Under these circumstances, a new KAKENHI project called “Crustal dynamics” funded by the MEXT started in July, 2014, where six planned areas of research related to this topic are united: (A01) seismic and (A02) geodetic observations, researches on (B01) natural and (B02)experimental rock deformation, (B03) crustal fluids, and (C01) numerical simulations. The goal of this project is the fundamental and unified understanding of “Crustal dynamics” in the Japanese arc-trench system represented by the generation of mega earthquakes, which can be accomplished through the combined researches of the different disciplines mentioned above. In particular, in the Japanese islands where the stress-strain fields were greatly disturbed by the 2011 Tohoku-oki earthquake, unexpected tectonic movements are currently occurring. Analyses of these phenomena will perhaps contribute to the correct understanding of stress-strain fields in the Japanese arc-trench system and rheological properties of the constituent rocks.

Such problems of “Crustal dynamics” are common all over the world, in particular, the circum-Pacific region including New Zealand and the Mediterranean region, where the dense geophysical measurements have been also conducted. Further, rock deformation experiments have now been extensively conducted at different laboratories to understand the generation of earthquakes and rheological properties of rocks. Hence, “Crustal dynamics” has now become an internationally hot topic of geosciences. In the International Symposium Crustal Dynamics 2016, twelve top international geoscientists working in the related fields will be invited to discuss with the Japanese colleagues, and we together intend to advance these researches. The new frontier research “Crustal dynamics” is open to all the geoscientists working in the fields, and one important purpose is to grow the geoscientists of new generations. Therefore, we hope that many geoscientists working on related fields including young ones will participate in the International Symposium Crustal Dynamics 2016.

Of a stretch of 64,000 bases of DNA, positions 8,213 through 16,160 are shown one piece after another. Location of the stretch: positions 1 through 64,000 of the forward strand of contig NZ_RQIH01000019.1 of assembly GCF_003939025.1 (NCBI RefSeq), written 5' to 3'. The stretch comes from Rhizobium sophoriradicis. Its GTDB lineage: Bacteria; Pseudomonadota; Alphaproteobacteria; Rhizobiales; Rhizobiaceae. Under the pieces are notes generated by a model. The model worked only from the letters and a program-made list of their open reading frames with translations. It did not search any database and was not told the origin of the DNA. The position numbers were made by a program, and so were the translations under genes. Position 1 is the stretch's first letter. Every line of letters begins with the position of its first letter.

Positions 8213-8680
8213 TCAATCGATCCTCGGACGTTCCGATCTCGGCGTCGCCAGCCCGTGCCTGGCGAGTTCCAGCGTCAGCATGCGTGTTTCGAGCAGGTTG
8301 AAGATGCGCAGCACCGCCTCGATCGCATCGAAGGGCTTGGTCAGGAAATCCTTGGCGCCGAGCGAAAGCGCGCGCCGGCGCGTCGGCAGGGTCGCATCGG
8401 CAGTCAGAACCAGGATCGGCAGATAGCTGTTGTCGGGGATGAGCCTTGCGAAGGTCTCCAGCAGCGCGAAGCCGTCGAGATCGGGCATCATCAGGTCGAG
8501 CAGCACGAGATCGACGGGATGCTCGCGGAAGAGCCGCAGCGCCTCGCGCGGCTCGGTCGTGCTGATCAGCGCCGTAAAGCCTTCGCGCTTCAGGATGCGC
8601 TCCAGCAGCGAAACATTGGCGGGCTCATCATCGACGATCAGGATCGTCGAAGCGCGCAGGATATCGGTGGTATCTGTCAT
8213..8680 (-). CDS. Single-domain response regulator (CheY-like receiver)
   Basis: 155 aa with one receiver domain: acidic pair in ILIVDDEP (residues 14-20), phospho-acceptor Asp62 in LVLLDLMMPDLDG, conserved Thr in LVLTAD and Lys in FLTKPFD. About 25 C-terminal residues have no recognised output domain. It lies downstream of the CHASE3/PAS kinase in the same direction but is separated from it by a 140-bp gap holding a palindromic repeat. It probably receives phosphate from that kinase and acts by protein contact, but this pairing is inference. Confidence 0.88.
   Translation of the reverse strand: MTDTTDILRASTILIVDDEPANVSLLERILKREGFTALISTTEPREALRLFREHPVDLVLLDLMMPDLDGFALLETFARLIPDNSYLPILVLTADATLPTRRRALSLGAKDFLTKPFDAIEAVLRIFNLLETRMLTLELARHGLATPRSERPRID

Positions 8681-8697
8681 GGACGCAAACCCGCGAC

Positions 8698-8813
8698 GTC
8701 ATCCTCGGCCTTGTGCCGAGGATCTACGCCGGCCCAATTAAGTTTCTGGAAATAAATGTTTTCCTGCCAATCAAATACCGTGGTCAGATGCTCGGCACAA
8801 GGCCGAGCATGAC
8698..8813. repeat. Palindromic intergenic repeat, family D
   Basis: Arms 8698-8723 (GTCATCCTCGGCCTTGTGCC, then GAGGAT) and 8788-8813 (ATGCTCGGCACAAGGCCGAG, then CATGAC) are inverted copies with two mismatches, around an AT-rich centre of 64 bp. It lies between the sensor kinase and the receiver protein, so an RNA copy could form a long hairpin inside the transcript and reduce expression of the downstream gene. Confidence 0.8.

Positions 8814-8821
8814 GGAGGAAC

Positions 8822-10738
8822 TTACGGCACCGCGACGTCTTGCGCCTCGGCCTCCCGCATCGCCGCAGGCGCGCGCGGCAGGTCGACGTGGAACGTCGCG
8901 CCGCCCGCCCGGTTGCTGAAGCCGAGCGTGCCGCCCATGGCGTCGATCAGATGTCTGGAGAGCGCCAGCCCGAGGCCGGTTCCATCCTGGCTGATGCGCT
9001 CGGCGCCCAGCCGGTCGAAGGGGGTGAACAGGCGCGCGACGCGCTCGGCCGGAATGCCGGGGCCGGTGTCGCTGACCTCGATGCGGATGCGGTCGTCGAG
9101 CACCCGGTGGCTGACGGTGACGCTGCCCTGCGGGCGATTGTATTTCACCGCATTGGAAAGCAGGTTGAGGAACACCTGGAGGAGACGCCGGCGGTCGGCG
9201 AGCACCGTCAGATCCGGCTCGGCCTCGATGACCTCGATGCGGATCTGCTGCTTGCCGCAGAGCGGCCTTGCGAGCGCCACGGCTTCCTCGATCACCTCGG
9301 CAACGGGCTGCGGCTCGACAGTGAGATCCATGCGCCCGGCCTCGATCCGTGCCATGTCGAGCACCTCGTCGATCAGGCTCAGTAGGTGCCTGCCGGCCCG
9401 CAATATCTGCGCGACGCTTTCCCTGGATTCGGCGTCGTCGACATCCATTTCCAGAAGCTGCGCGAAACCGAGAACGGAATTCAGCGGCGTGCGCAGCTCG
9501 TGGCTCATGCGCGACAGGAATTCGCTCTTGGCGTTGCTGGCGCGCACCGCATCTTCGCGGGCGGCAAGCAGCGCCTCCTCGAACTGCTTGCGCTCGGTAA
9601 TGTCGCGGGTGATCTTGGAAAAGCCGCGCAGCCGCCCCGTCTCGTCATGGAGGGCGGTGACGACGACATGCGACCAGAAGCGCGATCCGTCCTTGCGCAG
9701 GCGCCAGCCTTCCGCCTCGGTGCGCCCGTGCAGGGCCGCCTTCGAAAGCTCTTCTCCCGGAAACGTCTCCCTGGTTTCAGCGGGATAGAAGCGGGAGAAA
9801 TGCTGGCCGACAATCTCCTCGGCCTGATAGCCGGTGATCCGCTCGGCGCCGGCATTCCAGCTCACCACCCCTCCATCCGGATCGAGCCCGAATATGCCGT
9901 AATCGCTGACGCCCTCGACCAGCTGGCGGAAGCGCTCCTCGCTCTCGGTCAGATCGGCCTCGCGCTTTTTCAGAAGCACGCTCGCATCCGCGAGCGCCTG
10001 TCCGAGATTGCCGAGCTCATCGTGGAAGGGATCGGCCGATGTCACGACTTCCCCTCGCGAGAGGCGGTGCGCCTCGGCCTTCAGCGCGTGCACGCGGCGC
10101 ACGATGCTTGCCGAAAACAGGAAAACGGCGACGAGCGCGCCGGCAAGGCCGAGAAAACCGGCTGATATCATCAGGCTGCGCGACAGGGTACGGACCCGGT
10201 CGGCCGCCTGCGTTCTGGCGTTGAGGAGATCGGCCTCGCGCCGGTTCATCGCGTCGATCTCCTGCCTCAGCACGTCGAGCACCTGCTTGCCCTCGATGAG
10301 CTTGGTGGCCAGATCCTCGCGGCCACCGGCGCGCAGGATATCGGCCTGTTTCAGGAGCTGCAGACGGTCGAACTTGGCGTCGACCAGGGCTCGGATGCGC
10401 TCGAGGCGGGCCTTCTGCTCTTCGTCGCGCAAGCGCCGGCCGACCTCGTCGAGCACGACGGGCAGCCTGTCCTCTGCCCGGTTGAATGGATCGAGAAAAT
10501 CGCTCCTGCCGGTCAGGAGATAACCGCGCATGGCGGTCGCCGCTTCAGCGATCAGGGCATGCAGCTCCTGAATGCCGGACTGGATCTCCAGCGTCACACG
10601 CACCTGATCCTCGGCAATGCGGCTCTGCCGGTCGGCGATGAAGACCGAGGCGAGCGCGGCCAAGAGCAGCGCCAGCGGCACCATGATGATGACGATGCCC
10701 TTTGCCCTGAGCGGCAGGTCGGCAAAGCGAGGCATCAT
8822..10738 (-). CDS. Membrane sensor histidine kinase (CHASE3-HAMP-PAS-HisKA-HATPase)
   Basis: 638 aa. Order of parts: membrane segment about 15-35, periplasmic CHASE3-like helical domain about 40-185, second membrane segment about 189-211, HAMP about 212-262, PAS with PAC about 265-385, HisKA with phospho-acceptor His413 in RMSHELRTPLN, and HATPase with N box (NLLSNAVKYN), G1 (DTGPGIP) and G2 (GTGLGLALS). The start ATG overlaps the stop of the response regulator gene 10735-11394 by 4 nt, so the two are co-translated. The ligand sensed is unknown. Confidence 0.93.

Invited speakers

Jeanne Hardebeck (USGS, USA), Roland Bürgmann (UC Berkely, USA), Yuri Fialko (UC San Diego, USA),

Jean-Philippe Avouac (Univ. Cambridge, UK), Yehuda Ben-Zion (USC, USA), Robert E. Holdsworth (Univ. Durham, UK),

Christopher J. Spiers (Utrecht Univ., Netherlands), Andre Niemeijer (Utrecht Univ., Netherlands),

Yves Guéguen (ENS, France), Kuo-Fong Ma (National Central Univ., Taiwan), Nadia Lapusta (Caltech, USA),

Kelin Wang (Geological Survey of Canada, Canada), and Richard H. Sibson (Univ. Otago, New Zealand)